How Good Is the Team You Have in Place?

By Paul Feeney Managing Director, Sanford Rose Associates - Wayne | October 28, 2008

The organization thus functions like a complex molecule, with the various teams as its atoms and each leader as a nucleus. And as long as any given team does not show obvious signs of radioactive decay, the comfortable assumption is that it's stable and performing as intended.

Naturally, team members have their foibles. Tom, for example, tends to become passive-aggressive when assigned tasks he doesn't enjoy. Amanda is too inclined to criticize other members of the team. And Ed shoots first, asking questions later. How many - if any - of such foibles should be accepted as normal human behavior? And how are they affecting overall team performance? Could the team be doing better than it does?

The Overlooked Importance of Teams

Over the years few organizations have clearly articulated performance standards for small groups of people - whether a headquarters staff, CRM unit, raw materials purchasing section, production planning department or accounts payable section.

Where incentive plans exist, they tend to be based on a combination of individual performance goals and large-group financial yardsticks (such as the sales or earnings performance of an entire division, or perhaps the total company).

In between, however, is the collective performance of those smaller groups of people who work together toward a common objective - managing a plant, bringing a new product from laboratory to market, creating advertising and direct-marketing programs, etc. Yet how often are such team leaders disciplined or penalized for having an incompetent as one of their direct reports? Instead, members of the team instinctively learn how to work around the individual, who continues onward, blissfully unaware of his or her incompetence.

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Sales & Marketing: Selling Experiences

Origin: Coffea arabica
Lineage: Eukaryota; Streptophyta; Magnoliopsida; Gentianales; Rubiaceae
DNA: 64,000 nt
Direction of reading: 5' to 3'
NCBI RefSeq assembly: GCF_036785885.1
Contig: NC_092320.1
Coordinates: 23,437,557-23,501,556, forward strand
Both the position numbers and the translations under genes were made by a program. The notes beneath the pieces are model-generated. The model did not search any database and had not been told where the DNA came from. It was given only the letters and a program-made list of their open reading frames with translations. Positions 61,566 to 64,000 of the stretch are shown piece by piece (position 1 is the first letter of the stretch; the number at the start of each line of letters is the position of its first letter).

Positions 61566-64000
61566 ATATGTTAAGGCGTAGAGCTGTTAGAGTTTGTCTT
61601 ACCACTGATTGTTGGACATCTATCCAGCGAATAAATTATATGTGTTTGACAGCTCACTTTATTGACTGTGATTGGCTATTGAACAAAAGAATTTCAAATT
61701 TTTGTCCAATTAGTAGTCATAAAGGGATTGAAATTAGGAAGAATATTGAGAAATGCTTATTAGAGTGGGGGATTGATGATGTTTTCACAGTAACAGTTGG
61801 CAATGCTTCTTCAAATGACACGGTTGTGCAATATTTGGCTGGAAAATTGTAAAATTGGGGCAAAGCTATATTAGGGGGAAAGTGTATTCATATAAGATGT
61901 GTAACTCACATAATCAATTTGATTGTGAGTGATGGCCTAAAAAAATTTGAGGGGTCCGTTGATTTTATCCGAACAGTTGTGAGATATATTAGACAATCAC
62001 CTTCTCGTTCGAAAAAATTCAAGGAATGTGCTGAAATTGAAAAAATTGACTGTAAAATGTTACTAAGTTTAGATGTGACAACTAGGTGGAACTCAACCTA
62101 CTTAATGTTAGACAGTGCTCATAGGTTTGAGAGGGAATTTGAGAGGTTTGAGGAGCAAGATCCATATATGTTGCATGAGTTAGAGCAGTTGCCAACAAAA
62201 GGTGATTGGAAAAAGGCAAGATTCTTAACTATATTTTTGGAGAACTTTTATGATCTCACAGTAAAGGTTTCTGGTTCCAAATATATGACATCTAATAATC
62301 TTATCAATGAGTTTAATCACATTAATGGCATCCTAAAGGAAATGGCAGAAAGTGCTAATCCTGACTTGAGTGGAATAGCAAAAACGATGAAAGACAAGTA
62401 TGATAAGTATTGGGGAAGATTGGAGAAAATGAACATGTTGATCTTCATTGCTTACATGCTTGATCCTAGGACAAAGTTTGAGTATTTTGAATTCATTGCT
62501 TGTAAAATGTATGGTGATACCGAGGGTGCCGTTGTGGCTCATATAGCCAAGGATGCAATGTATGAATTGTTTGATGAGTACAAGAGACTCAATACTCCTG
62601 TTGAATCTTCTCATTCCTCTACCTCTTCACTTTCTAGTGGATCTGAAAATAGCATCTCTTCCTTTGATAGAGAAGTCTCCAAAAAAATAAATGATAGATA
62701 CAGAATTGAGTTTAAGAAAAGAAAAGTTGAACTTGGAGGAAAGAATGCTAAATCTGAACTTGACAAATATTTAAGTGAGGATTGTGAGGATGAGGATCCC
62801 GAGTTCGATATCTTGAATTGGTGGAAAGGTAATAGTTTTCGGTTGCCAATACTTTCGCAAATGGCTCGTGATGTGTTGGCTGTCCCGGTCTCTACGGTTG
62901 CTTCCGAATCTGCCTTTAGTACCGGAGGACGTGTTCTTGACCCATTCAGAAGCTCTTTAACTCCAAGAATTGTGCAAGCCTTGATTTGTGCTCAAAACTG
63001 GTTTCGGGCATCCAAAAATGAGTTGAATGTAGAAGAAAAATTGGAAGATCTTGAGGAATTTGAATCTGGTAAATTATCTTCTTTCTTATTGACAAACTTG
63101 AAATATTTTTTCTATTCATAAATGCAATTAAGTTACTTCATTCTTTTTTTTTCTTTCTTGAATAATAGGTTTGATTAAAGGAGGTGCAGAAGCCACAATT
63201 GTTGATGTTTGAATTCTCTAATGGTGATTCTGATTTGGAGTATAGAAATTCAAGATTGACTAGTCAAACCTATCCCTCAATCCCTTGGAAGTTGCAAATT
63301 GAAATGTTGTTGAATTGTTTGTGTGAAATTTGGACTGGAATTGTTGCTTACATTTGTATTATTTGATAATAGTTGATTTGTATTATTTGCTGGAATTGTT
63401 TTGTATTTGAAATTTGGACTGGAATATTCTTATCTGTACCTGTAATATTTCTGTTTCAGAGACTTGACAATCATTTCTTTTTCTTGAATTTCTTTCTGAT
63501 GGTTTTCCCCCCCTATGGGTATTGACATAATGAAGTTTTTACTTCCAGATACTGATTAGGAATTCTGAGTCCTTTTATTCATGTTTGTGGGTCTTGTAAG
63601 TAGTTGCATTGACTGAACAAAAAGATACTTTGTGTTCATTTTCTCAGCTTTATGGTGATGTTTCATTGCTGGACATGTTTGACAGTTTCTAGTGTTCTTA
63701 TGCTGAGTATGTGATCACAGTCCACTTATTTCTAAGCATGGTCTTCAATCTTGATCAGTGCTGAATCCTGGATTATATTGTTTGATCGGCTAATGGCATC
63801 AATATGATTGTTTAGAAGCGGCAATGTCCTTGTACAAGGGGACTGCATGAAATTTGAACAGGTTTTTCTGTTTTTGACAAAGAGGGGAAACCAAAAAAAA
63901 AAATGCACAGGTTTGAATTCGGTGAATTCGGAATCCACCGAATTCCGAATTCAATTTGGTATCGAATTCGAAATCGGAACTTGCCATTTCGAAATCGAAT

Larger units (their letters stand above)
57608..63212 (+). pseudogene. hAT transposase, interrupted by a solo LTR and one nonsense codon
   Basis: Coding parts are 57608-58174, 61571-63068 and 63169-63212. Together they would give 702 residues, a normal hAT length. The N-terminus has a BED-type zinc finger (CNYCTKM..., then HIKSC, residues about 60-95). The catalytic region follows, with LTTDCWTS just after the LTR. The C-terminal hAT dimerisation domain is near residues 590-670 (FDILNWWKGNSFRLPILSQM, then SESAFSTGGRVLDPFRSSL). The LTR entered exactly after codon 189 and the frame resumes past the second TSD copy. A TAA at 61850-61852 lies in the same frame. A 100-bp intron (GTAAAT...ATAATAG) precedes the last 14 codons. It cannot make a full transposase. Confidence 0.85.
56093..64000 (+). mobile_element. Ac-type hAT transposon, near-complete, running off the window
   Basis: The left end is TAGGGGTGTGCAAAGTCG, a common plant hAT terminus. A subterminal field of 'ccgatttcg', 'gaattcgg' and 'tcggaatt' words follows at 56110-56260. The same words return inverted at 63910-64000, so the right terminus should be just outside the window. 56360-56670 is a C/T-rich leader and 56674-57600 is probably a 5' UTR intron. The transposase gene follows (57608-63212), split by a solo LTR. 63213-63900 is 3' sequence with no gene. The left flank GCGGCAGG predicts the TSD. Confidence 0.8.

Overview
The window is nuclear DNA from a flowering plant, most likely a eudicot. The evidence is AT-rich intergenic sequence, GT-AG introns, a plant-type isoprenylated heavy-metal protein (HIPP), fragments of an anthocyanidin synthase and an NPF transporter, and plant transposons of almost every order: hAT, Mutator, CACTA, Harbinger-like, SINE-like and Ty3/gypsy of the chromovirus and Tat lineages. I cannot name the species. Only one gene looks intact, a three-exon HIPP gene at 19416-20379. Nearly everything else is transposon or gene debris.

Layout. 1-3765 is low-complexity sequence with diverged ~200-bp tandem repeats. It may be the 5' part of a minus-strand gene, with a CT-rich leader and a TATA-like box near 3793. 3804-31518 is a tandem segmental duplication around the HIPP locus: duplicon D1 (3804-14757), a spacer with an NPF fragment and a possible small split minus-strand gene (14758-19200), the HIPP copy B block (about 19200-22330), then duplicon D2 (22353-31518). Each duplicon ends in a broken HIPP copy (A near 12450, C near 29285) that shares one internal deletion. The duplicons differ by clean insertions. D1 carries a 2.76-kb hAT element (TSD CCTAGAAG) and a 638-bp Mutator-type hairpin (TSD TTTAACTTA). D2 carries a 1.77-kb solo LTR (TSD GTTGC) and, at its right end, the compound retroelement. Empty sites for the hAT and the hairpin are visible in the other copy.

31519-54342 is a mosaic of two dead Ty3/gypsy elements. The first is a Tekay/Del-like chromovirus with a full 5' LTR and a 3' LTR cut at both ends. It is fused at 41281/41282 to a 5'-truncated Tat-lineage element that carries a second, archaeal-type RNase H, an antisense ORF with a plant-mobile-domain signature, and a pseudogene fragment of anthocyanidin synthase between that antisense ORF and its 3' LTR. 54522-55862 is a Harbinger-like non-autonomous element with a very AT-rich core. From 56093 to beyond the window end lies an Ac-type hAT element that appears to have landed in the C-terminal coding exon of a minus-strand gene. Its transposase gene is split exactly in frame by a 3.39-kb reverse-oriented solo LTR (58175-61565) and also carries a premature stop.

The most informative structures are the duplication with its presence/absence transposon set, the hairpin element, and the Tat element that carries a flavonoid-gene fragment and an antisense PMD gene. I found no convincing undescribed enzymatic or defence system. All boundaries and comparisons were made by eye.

There are innumerable strategies that Hotel Sales and Marketing Directors employ to find, engage and entice guests to their property, and those strategies are constantly evolving. A breakthrough technology, pioneering platform, or even a simple algorithm update can cause new trends to emerge and upend the best laid plans. Sales and marketing departments must remain agile so they can adapt to the ever changing digital landscape. As an example, the popularity of virtual reality is on the rise, as 360 interactive technologies become more mainstream. Chatbots and artificial intelligence are also poised to become the next big things, as they take guest personalization to a whole new level. But one sales and marketing trend that is currently resulting in major benefits for hotels is experiential marketing - the effort to deliver an experience to potential guests. Mainly this is accomplished through the creative use of video and images, and by utilizing what has become known as User Generated Content. By sharing actual personal content (videos and pictures) from satisfied guests who have experienced the delights of a property, prospective guests can more easily imagine themselves having the same experience. Similarly, Hotel Generated Content is equally important. Hotels are more than beds and effective video presentations can tell a compelling story - a story about what makes the hotel appealing and unique. A video walk-through of rooms is essential, as are video tours in different areas of a hotel. The goal is to highlight what makes the property exceptional, but also to show real people having real fun - an experience that prospective guests can have too. The June Hotel Business Review will report on some of these issues and strategies, and examine how some sales and marketing professionals are integrating them into their operations.